As you read, please let your brains also work. I have listened to some people talk and often I’ve had to ask your dad if indeed those people are helping to rule a nation. My child, please don’t be one of them. I always pray for God to grant you heavenly wisdom. Cherish the wisdom God gives you and it shall exalt you. That wisdom shall bring you honour if you allow it to guide you. As the Bible says, the wisdom of God will give a garland for your head and it shall bestow a crown of glory upon you.

However, if you decide to put aside that wisdom, you will bring nothing but shame and reproach upon yourself. Even children and illiterates who have no idea about pertinent issues will call you names. You will lose respect amongst your peers and the society as a whole.

Be careful of the people in your circles who are led by their stomachs and not their conscience. Shun their company, for they may lead you into trouble.  Those people have nothing to lose. They do not mind oppressing others or even killing to enrich themselves. Avoid them!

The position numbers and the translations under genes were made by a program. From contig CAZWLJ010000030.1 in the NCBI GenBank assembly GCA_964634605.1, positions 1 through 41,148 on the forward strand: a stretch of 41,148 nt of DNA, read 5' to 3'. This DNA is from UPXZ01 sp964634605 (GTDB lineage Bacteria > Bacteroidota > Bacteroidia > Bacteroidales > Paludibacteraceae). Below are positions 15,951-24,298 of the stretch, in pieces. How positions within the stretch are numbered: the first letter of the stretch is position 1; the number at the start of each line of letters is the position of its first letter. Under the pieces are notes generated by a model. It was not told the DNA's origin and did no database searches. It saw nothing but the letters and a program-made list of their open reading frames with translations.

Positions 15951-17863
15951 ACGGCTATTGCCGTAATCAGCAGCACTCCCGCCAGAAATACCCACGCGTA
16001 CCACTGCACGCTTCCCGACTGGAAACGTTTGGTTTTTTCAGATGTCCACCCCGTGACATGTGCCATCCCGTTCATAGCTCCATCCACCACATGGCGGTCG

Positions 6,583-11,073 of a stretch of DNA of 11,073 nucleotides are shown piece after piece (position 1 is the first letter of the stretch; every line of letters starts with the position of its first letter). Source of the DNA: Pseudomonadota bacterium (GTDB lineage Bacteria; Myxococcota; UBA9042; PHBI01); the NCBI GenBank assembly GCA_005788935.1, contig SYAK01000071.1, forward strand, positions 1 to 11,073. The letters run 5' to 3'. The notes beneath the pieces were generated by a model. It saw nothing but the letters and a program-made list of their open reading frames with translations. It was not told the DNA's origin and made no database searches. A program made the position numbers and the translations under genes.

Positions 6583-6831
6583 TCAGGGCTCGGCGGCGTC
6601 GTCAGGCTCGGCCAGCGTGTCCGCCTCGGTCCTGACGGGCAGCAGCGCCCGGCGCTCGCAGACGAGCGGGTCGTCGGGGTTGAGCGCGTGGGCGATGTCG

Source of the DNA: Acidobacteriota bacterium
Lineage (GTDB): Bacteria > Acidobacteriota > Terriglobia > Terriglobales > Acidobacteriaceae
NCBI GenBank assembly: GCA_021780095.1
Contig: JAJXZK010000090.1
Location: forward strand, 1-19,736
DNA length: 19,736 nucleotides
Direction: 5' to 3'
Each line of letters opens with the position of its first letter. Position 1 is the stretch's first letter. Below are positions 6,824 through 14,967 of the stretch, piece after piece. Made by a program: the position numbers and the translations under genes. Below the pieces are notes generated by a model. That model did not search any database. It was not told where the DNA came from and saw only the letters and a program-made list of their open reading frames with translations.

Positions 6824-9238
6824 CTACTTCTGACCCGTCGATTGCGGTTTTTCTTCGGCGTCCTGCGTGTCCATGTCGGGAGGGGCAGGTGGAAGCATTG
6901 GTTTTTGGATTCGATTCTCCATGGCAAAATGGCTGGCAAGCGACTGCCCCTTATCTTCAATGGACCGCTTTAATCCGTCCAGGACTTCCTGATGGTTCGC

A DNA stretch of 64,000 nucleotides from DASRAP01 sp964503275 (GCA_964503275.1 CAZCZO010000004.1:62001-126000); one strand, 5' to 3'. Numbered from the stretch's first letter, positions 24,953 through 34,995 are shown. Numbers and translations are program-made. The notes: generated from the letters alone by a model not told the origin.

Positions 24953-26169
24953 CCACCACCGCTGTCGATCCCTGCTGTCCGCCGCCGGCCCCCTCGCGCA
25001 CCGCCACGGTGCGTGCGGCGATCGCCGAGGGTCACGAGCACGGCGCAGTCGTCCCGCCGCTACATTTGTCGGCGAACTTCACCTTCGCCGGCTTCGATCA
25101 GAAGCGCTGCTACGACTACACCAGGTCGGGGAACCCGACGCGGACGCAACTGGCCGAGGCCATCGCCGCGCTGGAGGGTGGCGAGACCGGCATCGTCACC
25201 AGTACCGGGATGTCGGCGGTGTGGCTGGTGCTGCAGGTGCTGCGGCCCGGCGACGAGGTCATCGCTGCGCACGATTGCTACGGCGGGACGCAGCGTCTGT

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Quoting from the Bible, you should know that your parents are Christians. Yes, mom and dad are Christians but we are also proud to say we are the thinking ones and I expect you to follow suit even in your political career.

Do not always spiritualize situations. Do not think any mishap that occurs is a spiritual matter; for most of them can be solved using common sense. Don’t ever be like the Minister who declared a nationwide prayer and fasting when cholera broke out in her country when all she could do was to ensure that the people were getting potable water to drink and also a hygienic place to ease themselves. If you do that, even your grandmother who can’t wait to have you on her lap will disown you. You cannot exhibit such lack of common sense in our family. You dare not disgrace us like that!